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British Aorg Report On Tank Effectiveness In Wwii


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#1 Markus Becker

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Posted 29 August 2017 - 0755 AM

Cross posted from TBO-verse:


I was rereading Armored Champion by Zaloga, (Great book, I highly recomend it) and I noticed a very interesting study done by the UK on WWII tanks. It was published in 1952. Its listed as follows.

E. Benn and R. Shephard, Tank Effectiveness: A Comparision of the Theoretical Measure with Observed Battle Performance (AORG Report No. 6/52; Byfleet: UK 1952.

Per Zaloga, the Effectiveness of a tank was defined as "the reciprocal of the number of tanks required per enemy tank to achieve parity in battle." So a tank rated at .5 means you only need half as many tanks as a enemy tank rated at 1. Note this was purely a tank vs tank analysis, for example the Churchill was not rated since that was not really its goal. Having said that, I thought some aspects of it were very interesting.

Specifically, the chart reproduced for the book compared the Panther, PzKpfw IV, Tiger I and the King Tiger. I've tried to attach the file here. Some things of note.

Panther and Tiger I are virtually Identical when compared against the Cromwell and the Sherman 75mm (Tiger I is about ~3% better at various ranges.) Against the 17pdr Firefly, the Firefly is actually rated a bit better then the Tiger I (.9 Firefly to match 1 Tiger I at 600 and 1000 yards.) while the Panther is slightly better then the Firefly (1.2 Fireflies to match 1 Panther.) Panther would have a 33% advantage over the Tiger I when facing Firefly Shermans. Interesting so far.

The comparison between the Cromwell, Sherman and PzKpfw IV is where it gets interesting. From my armchair general perspective, I would expect all these tanks to be very similar and overlap in capabilities. Specifically, while the 75mm Sherman and the PzKpfw IV are very close, I would expect the relative advantage to be more with the PzKpfw IV at long range and the Sherman at close range. Basically at long Range the flatter trajectory and better penetration of the PzKpfw IV gun would seem to be at the best advantage, and at least a portion of the hull was well protected against the 75mm Sherman gun. At long range the value of quick turret traverse is lessened as well. At close range I would expect the advantage to shift to the Sherman. The unity periscope sight with wider field of view, the faster turret traverse and under certain circumstances the stabilized sight would all be useful. At close range the advantage in penetration of the German gun would not matter since both tanks could penetrate the other. That is what the seems logical to me.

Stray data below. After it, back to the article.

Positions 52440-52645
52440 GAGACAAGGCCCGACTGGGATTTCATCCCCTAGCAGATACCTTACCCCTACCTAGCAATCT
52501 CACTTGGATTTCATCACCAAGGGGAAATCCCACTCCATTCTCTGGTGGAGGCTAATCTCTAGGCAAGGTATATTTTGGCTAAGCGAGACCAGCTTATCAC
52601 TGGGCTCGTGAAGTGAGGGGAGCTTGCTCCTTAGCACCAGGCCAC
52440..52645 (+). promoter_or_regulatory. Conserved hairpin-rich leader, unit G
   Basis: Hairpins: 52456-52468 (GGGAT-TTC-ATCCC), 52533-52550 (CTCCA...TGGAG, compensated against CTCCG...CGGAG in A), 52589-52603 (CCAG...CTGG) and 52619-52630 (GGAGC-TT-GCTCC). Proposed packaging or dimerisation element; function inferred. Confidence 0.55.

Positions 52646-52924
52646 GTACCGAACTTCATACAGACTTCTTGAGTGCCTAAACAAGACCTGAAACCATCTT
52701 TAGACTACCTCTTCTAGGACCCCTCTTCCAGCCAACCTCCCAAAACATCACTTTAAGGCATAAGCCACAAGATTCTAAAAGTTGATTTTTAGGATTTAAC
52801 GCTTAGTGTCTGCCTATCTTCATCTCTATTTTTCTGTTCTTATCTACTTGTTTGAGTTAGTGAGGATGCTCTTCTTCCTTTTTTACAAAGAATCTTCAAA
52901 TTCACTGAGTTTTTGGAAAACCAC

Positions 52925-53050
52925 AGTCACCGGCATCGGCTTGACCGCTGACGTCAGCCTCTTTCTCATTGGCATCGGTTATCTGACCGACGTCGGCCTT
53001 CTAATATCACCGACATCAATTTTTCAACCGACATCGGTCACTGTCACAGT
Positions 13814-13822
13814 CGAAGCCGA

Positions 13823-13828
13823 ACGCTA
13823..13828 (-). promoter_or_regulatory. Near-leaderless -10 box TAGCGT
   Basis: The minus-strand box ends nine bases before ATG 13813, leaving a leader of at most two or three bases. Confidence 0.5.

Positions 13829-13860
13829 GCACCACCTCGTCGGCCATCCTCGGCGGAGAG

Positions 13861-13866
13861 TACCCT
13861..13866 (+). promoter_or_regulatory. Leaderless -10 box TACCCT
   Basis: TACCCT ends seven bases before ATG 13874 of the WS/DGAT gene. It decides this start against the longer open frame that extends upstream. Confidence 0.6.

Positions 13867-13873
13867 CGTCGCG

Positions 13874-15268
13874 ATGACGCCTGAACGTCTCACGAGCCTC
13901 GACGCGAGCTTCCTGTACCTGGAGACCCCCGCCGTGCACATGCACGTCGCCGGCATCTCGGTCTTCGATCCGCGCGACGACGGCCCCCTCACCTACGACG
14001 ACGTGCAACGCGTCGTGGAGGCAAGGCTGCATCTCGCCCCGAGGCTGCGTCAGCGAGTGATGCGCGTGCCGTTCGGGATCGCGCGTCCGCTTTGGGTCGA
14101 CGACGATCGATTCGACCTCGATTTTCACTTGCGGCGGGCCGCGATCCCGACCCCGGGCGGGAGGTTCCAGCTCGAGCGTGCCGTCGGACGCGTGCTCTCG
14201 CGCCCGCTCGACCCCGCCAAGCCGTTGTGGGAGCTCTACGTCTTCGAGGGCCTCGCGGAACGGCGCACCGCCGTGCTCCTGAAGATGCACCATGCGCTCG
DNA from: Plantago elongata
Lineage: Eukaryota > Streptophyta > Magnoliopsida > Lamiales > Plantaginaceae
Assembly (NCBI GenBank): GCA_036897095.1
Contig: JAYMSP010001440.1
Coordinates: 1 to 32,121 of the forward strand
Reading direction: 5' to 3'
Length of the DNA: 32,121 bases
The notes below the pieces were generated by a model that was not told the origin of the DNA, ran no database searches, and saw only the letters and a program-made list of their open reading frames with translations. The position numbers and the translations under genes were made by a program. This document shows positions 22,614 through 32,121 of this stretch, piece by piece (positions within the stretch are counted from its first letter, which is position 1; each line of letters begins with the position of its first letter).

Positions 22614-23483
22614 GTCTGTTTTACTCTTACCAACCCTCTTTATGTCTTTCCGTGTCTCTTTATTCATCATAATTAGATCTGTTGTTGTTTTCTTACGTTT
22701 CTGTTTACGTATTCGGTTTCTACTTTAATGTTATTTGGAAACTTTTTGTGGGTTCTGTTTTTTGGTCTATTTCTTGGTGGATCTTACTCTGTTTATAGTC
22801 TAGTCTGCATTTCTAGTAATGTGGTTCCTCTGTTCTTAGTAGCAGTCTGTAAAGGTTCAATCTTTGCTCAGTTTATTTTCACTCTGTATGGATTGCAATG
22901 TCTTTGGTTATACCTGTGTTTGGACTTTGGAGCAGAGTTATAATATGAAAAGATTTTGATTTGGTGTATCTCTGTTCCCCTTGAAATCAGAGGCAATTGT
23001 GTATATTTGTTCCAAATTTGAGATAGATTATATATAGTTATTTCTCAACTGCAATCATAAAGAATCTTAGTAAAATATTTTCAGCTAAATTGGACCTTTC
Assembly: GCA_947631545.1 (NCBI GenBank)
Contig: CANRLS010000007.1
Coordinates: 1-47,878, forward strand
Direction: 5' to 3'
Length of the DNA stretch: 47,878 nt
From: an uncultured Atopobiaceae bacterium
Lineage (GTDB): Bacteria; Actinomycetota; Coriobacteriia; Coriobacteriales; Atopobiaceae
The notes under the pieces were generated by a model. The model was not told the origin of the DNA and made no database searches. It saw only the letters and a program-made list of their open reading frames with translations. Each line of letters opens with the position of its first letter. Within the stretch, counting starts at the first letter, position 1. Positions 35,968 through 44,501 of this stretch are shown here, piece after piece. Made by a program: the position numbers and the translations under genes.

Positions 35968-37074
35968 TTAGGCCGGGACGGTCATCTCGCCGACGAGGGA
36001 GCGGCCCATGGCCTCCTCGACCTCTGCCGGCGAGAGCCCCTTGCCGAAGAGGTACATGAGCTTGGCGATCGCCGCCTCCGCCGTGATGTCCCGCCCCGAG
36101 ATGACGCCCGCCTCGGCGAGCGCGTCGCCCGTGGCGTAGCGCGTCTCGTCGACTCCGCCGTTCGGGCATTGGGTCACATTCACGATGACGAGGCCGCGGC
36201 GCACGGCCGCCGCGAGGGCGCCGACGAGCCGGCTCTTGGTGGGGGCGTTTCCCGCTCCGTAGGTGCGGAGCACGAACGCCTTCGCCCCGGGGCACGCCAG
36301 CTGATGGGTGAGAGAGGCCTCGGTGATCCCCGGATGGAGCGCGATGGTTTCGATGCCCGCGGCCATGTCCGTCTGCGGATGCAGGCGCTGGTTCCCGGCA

The interesting thing is that is not what the study concludes. Per the Study, the PzKpfw IV is better at medium range (1.1 Sherman to match 1 PzKpfw IV at 1000 yards.) and actually inferior at long range (.9 Sherman to match 1 PzKpfw IV at 1500 yards.) Note this is the opposite of the relationship between the Sherman and the heavier German tanks.

Also noteworthy is the difference between the Sherman and the Cromwell. I've always viewed the Cromwell as a acceptable tank, its primary problem being mechanical reliability but if it actually got to the fight was basically a Sherman with better mobility but inferior ergonomics (Extrapolating that based on the Chieftain's hatch video on the Comet.)

But per the study, it would take 135 Cromwells to achieve parity with 100 PzKpfw IV at 1000 yards. It would take 110 Shermans, so the Cromwell is at a 18.52% disadvantage compared to a Sherman against PzKpfw IV. Here is where I'm scratching my head, at 1500 yards it would take 150 Cromwells to match 100 PzKpfw IV, while it would take 90 Shermans, here the Cromwell is a 40% disadvantage, and I have no idea why, why would the relative ratio change so much at longer range? Grasping at straws, perhaps this is a narrow range band where the sloped glacis of the Sherman can actually deflect some rounds, but 40% seems way too high for that, considering the difference between a 75mm Sherman and a Firefly is only 22% against a Tiger.

Anyone have access to the raw study? Any ideas on this?



http://www.tboverse....ile.php?id=3977

#2 Stuart Galbraith

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Posted 29 August 2017 - 0810 AM